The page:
A nearly forgotten cemetery on Old Cemetery Road in Milford has been cleaned up, but the caretakers have to continue fighting weeds, and now an incident of theft, to maintain its historical value.

Five years ago, it would have been nearly impossible to find Postles Community Cemetery.

But thanks to the efforts of the Cedarfield Ruritan Club and a few descendants of those buried there, the 19th-century cemetery has been brought back to life.

“This [cemetery] goes back so far there’s no close family or relatives who would come back and do anything,” said Ralph Willis, a member and past president of the civic group. “It’s a great community project [for the Ruritans].”

In the spring, the small cemetery is covered by daffodils, and without consistent upkeep, vines and weeds quickly overtake the historic gravestones that mark the resting places of some ancestors long forgotten.

The Ruritans effort to maintain the cemetery began after Newark resident Barry Thomas visited the site in search of the grave of great-great-grandfather’s grave, Nathaniel Bowman Thomas.

What he found was a cemetery filled with trees, vines and yellow jackets.

“When I went there, I literally had to cut my way into the cemetery,” he said. “His was the last one I found.”

As he hacked his way through the property to document his family’s history, some locals joined in the effort.

Charles Postles, a local whose ancestors owned the property nearly 200 years ago and who are buried there among their neighbors, helped Thomas with the clean-up and contacted the Ruritans to get involved.

Postles was the last consistent caretaker of the cemetery, and since the initial clean-up efforts a few years ago, the Ruritan Club has been maintaining the site as a community service project for the last four years.

As a child, Postles visited the cemetery with his father, but as he started his own family, he wasn’t able to keep up with the rapidly spreading weeds. A neighbor mowed the lawn for a while. But when he stopped, it didn’t take long for Mother Nature to reclaim the land.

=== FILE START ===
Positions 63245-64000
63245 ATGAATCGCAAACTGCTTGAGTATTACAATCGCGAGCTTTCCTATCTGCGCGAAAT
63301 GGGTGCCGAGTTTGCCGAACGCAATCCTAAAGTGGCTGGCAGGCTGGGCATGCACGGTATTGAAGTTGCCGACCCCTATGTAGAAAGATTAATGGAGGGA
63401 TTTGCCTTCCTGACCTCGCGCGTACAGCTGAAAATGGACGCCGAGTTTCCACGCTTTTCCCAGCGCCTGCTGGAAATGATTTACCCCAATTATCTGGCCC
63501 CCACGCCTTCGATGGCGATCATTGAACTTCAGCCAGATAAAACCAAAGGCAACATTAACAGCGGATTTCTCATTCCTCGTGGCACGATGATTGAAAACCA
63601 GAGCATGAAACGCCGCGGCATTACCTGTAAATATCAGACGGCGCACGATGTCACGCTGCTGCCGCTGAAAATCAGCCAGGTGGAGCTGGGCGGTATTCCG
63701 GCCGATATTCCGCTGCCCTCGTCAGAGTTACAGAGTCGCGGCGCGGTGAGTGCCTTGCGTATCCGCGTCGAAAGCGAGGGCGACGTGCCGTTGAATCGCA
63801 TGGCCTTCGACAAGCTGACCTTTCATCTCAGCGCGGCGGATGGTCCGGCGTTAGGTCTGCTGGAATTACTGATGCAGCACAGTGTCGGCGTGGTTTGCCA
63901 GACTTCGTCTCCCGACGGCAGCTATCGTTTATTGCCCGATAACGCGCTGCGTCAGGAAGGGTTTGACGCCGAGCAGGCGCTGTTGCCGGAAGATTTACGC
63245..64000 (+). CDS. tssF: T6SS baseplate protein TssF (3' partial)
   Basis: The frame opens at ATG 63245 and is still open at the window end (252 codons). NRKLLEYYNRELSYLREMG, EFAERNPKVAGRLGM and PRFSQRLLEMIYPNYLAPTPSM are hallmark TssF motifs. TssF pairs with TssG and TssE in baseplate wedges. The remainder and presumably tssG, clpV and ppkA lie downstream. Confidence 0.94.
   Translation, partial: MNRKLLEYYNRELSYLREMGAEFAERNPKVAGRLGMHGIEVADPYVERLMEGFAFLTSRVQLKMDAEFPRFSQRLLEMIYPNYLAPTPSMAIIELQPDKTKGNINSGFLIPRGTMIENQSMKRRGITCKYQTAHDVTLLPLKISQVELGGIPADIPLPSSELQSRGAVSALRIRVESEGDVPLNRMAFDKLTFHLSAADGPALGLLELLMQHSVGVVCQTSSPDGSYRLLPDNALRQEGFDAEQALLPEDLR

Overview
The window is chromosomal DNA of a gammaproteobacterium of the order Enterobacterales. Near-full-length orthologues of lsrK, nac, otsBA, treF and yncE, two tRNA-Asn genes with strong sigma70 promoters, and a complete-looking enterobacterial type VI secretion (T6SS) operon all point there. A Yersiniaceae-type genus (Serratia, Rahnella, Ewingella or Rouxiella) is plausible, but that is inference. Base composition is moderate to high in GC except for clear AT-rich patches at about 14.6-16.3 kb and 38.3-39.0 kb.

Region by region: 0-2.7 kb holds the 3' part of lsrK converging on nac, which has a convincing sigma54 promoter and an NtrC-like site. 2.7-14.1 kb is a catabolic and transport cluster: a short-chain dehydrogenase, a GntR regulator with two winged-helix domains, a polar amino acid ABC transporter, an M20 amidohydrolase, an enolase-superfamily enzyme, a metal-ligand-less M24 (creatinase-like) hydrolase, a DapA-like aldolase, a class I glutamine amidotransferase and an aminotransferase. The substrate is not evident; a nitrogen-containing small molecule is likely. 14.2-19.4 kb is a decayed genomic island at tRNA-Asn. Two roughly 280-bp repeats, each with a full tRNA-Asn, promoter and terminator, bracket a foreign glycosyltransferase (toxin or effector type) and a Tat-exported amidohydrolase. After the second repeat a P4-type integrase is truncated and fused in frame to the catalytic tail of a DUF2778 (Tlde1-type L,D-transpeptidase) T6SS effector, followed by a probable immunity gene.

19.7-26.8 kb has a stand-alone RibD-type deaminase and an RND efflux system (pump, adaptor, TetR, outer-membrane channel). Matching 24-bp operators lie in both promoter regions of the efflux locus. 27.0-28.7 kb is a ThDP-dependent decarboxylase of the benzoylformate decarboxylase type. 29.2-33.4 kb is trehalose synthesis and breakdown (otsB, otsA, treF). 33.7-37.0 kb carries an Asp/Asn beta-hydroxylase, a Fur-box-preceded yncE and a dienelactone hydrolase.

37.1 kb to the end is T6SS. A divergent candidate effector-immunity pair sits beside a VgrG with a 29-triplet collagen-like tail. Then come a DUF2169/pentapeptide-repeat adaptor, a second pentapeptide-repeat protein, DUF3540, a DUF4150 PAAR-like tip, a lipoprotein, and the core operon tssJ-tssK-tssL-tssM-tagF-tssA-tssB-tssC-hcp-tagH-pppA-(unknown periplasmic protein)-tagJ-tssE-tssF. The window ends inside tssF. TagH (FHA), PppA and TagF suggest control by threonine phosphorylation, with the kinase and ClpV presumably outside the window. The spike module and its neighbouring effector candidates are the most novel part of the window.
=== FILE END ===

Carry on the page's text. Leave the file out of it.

But it’s not just nature’s forces that the new cemetery caretakers are battling.

Over the Fourth of July weekend, the cemetery’s antique, iron-rod fence went missing. Postles and Willis immediately contacted Delaware State Police, who are currently conducting an investigation into the theft.

“It’s aggravating,” Postles said. “That old, rod iron fence was part of the character. You won’t be able to replace that.”

Willis said the club was in the process of having the fence repaired, and isn’t sure what the next plan of action will be concerning its replacement.

But regardless of the recent theft and relentless overgrowth, Postles and Willis said it’s important to maintain the cemetery.

Postles said having family buried at the site gives him a close link to history and his heritage that needs to be kept alive.

“It’s important to keep all old cemeteries,” he said. “That’s the heritage. It’s about respect for the past, the heritage and what’s gone before. It’s just important to maintain the cemetery for respect for the past.”



LOCATION Old Cemetery Road in Milford

SIZE About one-third of an acre


FAMILY NAMES Bell, Condin, Cropper, Davis, Holmes, Jester, Mitten, Postles, Smith, Thomas, Walker, Watson and Webb

FIRST BURIAL RECORDED Zadoc Postles in 1812 (born 1777)

LAST BURIAL RECORDED Elizabeth Postles in 1890 (no birth date recorded)

Source: Cedarfield Ruritan Club member Ralph Willis, as obtained from Delaware Public Archives